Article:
A letter from death row

Lethal-injection room at San Quentin State Prison, in California.

Lethal-injection room at San Quentin State Prison, in California.

An extraordinary episode of White House Chronicle, the long-running program on PBS, will blaze across television screens this weekend. The program airs a letter from Timothy J. Hoffner, a death row inmate in Ohio. He has been on death row since 1995 and is scheduled for execution by lethal injection on May 29, 2019.

Frederic “Rick” Reamer, a guest on the program who served on the Rhode Island Parole Board for more than 20 years, commented, “The majority of prisoners I've dealt with are reflective, but Hoffner is very articulate and atypical.”

Hoffner wrote to Reamer after watching him discuss prison reform on a previous episode of White House Chronicle. Reamer said the letter was unusual because Hoffner didn't ask for clemency or a pardon for the gruesome murder he committed with an accomplice.

Llewellyn King, program host and executive producer, said, “Hoffner makes an articulate plea for the humanity of prisoners, even those who are guilty of major crimes. He also makes a plea for more education, and for educational programs to be available to long-term prisoners as well as those serving shorter sentences.”

In an excerpt of his letter, read on the program by Rhode Island-based actor David Catanzaro, Hoffner said, “What you [Reamer] said about inmates in prison being uneducated and/or having mental health issues of some kind is something I completely understand, because I see it, even in this isolated environment I’m trapped in.”

Reamer, who is a professor at Rhode Island College's School of Social Work, said on the program that he is not soft on prisoners, and has turned down more parole applications than he has approved. However, he has dealt with prisoners who have expressed remorse and Hoffner, in his letter, “was willing to reflect on what he did.”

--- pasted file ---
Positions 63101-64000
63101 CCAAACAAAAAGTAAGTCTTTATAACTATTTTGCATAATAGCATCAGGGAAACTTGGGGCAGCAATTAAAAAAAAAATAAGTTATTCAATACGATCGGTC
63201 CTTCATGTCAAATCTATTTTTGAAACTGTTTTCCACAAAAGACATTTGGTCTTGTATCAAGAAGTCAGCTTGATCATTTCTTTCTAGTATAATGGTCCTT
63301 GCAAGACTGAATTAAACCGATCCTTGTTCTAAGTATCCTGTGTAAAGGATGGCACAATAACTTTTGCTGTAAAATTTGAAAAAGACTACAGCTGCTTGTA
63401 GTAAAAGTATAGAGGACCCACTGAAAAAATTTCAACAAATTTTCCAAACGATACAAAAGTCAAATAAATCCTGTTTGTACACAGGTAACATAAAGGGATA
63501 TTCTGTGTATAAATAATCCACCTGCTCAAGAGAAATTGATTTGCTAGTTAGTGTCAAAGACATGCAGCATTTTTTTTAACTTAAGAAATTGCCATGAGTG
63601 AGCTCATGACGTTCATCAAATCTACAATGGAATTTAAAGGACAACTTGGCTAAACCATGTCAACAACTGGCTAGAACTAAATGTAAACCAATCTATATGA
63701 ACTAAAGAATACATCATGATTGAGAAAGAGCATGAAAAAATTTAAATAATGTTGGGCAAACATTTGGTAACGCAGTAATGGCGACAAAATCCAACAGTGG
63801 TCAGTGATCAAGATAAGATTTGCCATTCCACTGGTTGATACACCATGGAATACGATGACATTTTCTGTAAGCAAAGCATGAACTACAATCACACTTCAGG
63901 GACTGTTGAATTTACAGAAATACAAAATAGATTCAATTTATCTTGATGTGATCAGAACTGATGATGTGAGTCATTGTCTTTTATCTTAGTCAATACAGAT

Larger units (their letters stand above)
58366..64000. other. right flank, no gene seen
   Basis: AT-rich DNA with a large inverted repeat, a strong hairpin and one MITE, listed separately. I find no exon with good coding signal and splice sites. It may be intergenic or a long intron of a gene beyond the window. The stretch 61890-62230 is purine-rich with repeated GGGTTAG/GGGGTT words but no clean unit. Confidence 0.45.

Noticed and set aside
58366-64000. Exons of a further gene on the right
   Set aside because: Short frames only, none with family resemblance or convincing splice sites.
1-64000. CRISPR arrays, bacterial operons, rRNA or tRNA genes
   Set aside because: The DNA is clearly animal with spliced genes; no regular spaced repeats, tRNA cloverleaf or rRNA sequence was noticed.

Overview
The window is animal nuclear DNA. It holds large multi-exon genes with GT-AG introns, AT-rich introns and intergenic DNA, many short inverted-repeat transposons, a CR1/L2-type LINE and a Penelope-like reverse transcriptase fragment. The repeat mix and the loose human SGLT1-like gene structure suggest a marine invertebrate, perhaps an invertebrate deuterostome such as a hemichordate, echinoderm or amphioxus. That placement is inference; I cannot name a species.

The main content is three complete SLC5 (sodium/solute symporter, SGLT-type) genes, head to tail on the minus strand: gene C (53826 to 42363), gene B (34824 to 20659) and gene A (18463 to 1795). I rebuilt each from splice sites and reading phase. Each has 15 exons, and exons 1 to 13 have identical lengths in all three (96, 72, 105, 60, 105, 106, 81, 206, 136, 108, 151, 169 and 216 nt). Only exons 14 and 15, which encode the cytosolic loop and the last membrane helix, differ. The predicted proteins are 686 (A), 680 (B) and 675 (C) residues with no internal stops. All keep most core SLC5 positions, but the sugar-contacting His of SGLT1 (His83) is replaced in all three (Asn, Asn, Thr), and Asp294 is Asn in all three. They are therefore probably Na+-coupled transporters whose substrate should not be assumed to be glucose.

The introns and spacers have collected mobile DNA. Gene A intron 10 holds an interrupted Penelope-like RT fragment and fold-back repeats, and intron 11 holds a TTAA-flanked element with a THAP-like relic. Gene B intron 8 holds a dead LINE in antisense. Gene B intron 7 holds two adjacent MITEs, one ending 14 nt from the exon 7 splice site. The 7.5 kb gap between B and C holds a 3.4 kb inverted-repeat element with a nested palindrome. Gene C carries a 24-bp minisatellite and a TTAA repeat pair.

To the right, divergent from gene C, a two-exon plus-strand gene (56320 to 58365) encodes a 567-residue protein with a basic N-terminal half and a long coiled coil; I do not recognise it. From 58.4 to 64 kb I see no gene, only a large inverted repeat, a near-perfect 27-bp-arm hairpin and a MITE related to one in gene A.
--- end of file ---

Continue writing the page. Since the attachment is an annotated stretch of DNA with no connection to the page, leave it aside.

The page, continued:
As for rehabilitation, Reamer mentioned two of his parole cases: a crack dealer who rose from prisoner to become assistant solicitor for Providence, and another who serves as associate director of juvenile corrections for Rhode Island. Both had a thirst for knowledge.

In his many years in prison, Hoffner has educated himself and is the author of books and screenplays, which are available on Amazon or through Lulu.com. His pen name is Tim Lee.

“Over the years I have been locked up, I have educated myself about a variety of things, which is good. I like to learn about various things. The more we know, the better we are able to go through life. You never know when something you have learned will be helpful to you,” Hoffner said in his letter.

Linda Gasparello, co-host of White House Chronicle, said, “This program is so timely because the Justice Department is under a directive from Atty. Gen. Jeff Sessions to take a harder line with prosecutions and sentencing. Eric Holder, the previous attorney general, worked for years to reform the justice system; and there was a move in Congress to get rid of mandatory sentencing, But that has now ended.”

White House Chronicle airs nationwide on PBS and public, educational and government access stations, and on the commercial AMG TV network. It airs worldwide on Voice of America Television and Radio. An audio version airs three times weekends on SiriusXM Radio's P.O.T.U.S., Channel 124. An interactive list of stations which carry the program can be found at whchronicle.com.

For further information, contact Llewellyn King at llewellynking1@gmail.com.